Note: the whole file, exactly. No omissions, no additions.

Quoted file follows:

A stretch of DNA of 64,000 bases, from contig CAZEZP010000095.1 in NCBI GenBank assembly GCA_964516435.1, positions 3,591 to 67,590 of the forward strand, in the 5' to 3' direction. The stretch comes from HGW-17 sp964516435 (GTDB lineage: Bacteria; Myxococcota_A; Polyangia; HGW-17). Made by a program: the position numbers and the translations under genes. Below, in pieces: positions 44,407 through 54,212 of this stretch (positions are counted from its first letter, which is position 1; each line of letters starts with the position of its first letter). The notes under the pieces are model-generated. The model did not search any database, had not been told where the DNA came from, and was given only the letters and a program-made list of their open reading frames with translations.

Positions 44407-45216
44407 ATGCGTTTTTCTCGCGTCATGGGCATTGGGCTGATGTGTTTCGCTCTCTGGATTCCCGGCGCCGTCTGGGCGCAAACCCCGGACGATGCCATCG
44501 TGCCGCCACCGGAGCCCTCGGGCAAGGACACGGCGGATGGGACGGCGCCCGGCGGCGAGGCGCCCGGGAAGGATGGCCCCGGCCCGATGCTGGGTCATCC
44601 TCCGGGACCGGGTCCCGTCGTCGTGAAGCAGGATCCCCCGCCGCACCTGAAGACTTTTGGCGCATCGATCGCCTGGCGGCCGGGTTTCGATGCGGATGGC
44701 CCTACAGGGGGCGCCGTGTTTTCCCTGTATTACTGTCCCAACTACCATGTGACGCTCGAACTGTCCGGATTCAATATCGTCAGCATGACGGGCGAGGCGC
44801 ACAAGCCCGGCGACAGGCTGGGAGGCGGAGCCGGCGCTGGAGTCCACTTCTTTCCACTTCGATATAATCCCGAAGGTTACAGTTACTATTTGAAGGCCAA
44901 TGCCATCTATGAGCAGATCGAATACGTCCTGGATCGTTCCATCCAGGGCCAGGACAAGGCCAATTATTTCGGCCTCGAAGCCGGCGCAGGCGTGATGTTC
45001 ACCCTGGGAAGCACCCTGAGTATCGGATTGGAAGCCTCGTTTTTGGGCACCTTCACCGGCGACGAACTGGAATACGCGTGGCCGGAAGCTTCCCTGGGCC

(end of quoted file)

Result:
A stretch of DNA of 64,000 bases, from contig CAZEZP010000095.1 in NCBI GenBank assembly GCA_964516435.1, positions 3,591 to 67,590 of the forward strand, in the 5' to 3' direction. The stretch comes from HGW-17 sp964516435 (GTDB lineage: Bacteria; Myxococcota_A; Polyangia; HGW-17). Made by a program: the position numbers and the translations under genes. Below, in pieces: positions 44,407 through 54,212 of this stretch (positions are counted from its first letter, which is position 1; each line of letters starts with the position of its first letter). The notes under the pieces are model-generated. The model did not search any database, had not been told where the DNA came from, and was given only the letters and a program-made list of their open reading frames with translations.

Positions 44407-45216
44407 ATGCGTTTTTCTCGCGTCATGGGCATTGGGCTGATGTGTTTCGCTCTCTGGATTCCCGGCGCCGTCTGGGCGCAAACCCCGGACGATGCCATCG
44501 TGCCGCCACCGGAGCCCTCGGGCAAGGACACGGCGGATGGGACGGCGCCCGGCGGCGAGGCGCCCGGGAAGGATGGCCCCGGCCCGATGCTGGGTCATCC
44601 TCCGGGACCGGGTCCCGTCGTCGTGAAGCAGGATCCCCCGCCGCACCTGAAGACTTTTGGCGCATCGATCGCCTGGCGGCCGGGTTTCGATGCGGATGGC
44701 CCTACAGGGGGCGCCGTGTTTTCCCTGTATTACTGTCCCAACTACCATGTGACGCTCGAACTGTCCGGATTCAATATCGTCAGCATGACGGGCGAGGCGC
44801 ACAAGCCCGGCGACAGGCTGGGAGGCGGAGCCGGCGCTGGAGTCCACTTCTTTCCACTTCGATATAATCCCGAAGGTTACAGTTACTATTTGAAGGCCAA
44901 TGCCATCTATGAGCAGATCGAATACGTCCTGGATCGTTCCATCCAGGGCCAGGACAAGGCCAATTATTTCGGCCTCGAAGCCGGCGCAGGCGTGATGTTC
45001 ACCCTGGGAAGCACCCTGAGTATCGGATTGGAAGCCTCGTTTTTGGGCACCTTCACCGGCGACGAACTGGAATACGCGTGGCCGGAAGCTTCCCTGGGCC